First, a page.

This property determines whether the TextBox control will hold a single line or multiple lines of text. Every time you place a TextBox control on your form, it’s sized for a single line of text and you can change its width only. To change this behavior, set the MultiLine property to True. When creating multiline TextBoxes, you will most likely have to set one or more of the MaxLength, ScrollBars, and WordWrap properties in the Properties window.
This property determines the number of characters that the TextBox control will accept. Its default value is 32,767, which was the maximum number of characters the VB 6 version of the control could hold. Set this property to zero, so that the text can have any length, up to the control’s capacity limit — 2,147,483,647 characters, to be exact. To restrict the number of characters that the user can type, set the value of this property accordingly.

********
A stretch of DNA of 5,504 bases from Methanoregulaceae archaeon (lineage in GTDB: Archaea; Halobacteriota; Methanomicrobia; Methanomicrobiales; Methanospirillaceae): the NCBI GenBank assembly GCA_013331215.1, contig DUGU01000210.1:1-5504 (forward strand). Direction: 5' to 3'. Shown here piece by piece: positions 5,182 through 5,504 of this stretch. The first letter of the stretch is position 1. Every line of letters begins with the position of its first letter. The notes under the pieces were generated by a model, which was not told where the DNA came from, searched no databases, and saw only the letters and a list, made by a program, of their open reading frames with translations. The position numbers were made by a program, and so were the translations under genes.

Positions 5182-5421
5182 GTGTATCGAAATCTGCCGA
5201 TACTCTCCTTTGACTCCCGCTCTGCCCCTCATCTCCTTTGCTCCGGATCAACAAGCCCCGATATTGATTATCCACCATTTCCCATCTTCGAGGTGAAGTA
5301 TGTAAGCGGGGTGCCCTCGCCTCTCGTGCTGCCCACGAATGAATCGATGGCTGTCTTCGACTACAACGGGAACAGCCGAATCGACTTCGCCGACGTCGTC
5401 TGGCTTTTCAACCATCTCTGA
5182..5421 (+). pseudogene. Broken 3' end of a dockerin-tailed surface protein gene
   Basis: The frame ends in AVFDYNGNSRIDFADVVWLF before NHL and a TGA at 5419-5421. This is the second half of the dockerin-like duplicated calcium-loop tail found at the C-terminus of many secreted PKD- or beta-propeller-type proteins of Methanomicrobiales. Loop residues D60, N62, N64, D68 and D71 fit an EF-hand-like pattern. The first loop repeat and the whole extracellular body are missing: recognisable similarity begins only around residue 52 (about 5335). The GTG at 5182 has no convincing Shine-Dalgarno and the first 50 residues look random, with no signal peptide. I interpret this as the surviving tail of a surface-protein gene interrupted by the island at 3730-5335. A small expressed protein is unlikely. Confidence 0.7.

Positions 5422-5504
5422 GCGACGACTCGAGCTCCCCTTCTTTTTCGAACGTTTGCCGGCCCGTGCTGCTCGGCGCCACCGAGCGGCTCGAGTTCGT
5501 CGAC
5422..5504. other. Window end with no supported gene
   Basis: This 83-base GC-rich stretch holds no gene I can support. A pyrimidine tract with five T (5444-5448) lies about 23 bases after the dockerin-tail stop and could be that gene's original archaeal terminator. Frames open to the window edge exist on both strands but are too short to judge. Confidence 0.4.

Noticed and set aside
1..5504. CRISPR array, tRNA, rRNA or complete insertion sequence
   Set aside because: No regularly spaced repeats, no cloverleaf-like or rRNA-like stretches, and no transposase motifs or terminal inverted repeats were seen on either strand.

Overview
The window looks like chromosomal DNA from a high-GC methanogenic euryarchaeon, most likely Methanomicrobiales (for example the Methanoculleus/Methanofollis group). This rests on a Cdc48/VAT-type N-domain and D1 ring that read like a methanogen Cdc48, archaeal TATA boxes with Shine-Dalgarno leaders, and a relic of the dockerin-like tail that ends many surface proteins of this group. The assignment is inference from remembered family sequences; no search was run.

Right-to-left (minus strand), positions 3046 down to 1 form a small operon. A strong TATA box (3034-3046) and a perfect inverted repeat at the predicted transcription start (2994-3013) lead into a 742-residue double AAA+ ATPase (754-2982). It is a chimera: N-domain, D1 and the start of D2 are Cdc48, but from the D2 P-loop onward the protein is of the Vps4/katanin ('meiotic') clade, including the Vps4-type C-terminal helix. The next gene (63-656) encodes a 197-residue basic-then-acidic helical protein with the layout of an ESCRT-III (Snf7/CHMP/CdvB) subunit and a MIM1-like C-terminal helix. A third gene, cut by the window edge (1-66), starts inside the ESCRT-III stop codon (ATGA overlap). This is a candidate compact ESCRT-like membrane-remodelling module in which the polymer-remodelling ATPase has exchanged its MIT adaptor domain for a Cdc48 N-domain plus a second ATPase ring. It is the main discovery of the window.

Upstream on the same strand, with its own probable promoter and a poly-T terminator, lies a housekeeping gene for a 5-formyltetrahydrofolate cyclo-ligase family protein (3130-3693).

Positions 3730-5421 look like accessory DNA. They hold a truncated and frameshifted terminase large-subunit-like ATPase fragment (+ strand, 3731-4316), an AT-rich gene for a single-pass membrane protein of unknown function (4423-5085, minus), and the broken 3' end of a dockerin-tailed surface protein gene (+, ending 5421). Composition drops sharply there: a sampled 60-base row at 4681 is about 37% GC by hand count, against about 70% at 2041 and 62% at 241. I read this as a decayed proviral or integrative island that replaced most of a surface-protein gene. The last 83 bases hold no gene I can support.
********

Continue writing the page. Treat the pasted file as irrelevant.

The MaxLength property of the TextBox control is often set to a specific value in data-entry applications, which prevents users from entering more characters than can be stored in a database field. A TextBox control for entering international standard tutorial numbers (ISBNs), for instance, shouldn’t accept more than 13 characters.
This property lets you specify the scroll bars you want to attach to the TextBox if the text exceeds the control’s dimensions. Single-line text boxes can’t have a scroll bar attached, even if the text exceeds the width of the control. Multiline text boxes can have a horizontal or a vertical scroll bar, or both.